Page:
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Cloudiness regulates gross primary productivity of a poplar plantation under different environmental conditions

Xu, Hang, Zhang, Zhiqiang, Chen, Jiquan, Zhu, Mengxun, Kang, Manchun
Canadian journal of forest research = 2017 v.47 no.5 pp. 648-658
air temperature, carbon, climatic factors, cloud cover, eddy covariance, forest ecosystems, microclimate, photosynthesis, photosynthetically active radiation, primary productivity, soil water, vapor pressure, China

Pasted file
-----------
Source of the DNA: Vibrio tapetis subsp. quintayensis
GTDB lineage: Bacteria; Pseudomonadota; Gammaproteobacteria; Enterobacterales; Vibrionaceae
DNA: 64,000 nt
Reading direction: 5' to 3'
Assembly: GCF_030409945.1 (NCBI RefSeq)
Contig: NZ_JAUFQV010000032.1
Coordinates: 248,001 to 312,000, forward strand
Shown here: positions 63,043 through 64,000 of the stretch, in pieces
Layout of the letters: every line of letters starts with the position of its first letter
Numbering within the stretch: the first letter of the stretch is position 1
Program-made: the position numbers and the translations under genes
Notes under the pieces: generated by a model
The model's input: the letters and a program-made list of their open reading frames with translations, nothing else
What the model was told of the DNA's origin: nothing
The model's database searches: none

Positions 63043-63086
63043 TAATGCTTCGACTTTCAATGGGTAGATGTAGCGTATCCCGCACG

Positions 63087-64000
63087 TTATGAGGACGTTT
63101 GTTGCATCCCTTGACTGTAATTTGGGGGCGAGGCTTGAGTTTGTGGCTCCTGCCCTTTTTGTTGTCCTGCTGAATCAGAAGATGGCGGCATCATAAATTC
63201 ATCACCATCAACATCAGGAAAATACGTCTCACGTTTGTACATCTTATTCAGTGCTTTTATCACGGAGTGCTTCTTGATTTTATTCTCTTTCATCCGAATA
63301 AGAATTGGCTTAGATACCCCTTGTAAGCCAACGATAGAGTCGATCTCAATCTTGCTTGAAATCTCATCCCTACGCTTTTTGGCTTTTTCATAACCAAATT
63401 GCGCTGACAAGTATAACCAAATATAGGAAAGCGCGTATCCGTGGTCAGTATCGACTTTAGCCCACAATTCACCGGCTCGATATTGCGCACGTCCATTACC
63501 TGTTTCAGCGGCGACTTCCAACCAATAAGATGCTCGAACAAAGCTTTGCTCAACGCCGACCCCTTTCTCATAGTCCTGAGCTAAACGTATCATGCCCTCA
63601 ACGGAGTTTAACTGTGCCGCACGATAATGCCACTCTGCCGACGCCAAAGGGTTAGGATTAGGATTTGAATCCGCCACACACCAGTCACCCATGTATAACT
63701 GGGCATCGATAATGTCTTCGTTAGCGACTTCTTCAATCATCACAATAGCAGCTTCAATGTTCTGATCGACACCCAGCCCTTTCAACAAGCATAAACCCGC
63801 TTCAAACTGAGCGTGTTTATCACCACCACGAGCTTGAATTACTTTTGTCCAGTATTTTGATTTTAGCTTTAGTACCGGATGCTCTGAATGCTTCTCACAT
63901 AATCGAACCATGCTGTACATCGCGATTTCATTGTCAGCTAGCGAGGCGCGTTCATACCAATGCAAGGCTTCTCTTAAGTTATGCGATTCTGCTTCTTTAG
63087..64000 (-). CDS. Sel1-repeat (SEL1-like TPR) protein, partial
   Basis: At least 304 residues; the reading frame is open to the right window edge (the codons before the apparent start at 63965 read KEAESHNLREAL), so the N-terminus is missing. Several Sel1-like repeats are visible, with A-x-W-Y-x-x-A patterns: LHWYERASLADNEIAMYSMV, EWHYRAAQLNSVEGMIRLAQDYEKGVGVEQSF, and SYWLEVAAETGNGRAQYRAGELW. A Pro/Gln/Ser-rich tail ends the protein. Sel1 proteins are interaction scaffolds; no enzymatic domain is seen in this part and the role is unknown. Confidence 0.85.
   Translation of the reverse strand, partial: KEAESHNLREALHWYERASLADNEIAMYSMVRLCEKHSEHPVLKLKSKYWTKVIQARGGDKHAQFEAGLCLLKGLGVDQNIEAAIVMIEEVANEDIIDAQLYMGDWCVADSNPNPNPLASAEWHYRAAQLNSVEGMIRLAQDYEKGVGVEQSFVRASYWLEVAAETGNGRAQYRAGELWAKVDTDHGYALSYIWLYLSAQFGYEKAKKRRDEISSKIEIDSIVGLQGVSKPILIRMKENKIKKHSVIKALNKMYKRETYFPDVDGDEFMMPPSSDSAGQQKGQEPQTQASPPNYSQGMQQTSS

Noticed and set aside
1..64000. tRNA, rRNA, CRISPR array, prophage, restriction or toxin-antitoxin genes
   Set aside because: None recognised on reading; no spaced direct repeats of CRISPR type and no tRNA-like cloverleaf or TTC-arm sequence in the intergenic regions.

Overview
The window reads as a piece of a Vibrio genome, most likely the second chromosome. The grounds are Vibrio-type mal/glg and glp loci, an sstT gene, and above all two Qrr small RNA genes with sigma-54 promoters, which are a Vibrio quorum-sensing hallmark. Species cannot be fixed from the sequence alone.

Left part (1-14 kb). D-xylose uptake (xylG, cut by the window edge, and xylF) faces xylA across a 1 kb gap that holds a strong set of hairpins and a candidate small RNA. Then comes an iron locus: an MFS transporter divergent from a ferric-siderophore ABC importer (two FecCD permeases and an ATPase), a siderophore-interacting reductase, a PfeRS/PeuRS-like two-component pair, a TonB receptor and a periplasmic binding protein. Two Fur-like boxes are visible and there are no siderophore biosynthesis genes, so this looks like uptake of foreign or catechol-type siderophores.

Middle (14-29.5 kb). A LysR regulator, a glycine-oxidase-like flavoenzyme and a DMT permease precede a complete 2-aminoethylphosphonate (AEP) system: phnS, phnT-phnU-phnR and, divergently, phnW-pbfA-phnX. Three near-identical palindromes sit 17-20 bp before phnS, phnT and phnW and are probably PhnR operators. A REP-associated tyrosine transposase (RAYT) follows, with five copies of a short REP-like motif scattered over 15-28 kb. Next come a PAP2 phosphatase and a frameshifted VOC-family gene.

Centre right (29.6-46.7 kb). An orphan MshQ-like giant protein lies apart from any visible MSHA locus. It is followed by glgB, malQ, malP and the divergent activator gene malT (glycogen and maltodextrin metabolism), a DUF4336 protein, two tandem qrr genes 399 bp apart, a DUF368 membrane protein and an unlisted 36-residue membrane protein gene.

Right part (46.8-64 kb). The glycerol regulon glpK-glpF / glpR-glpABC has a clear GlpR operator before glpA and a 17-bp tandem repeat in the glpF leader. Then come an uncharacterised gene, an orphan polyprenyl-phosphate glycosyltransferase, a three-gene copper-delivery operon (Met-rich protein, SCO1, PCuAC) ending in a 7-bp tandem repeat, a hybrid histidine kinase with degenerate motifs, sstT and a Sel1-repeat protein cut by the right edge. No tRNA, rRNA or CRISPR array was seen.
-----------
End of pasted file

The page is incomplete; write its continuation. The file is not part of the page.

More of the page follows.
Cloud cover regulates the gross primary productivity (GPP) of forest ecosystems by changing the radiation component and other environmental factors. In this study, we used an open-path eddy covariance system and microclimate sensors installed over a poplar plantation in northern China to measure the carbon exchange and climate variables during the mid-growing seasons (June to August) in 2014 and 2015. The results indicated that the GPP of the plantation peaked when the clearness index (CI) was between 0.45 and 0.65, at which point diffuse photosynthetically active radiation (PARdᵢf) had reached its maximum. Cloudy skies increased the maximum ecosystem photosynthetic capacity (Pₘₐₓ) by 28% compared with clear skies. PARdᵢf and soil moisture were the most and the least crucial drivers for photosynthetic productivity of the plantation under cloudy skies, respectively. The ecosystem photosynthetic potential was higher under lower vapor pressure deficit (VPD < 1.5 kPa), lower air temperature (Tₐ < 30 °C), and nonstressed conditions (REW > 0.4) for cloudy skies due to effects of Tₐ and VPD on stoma. Overall, our research highlighted the importance of cloud-induced radiation component change and environmental variation in quantifying the GPP of forest ecosystems.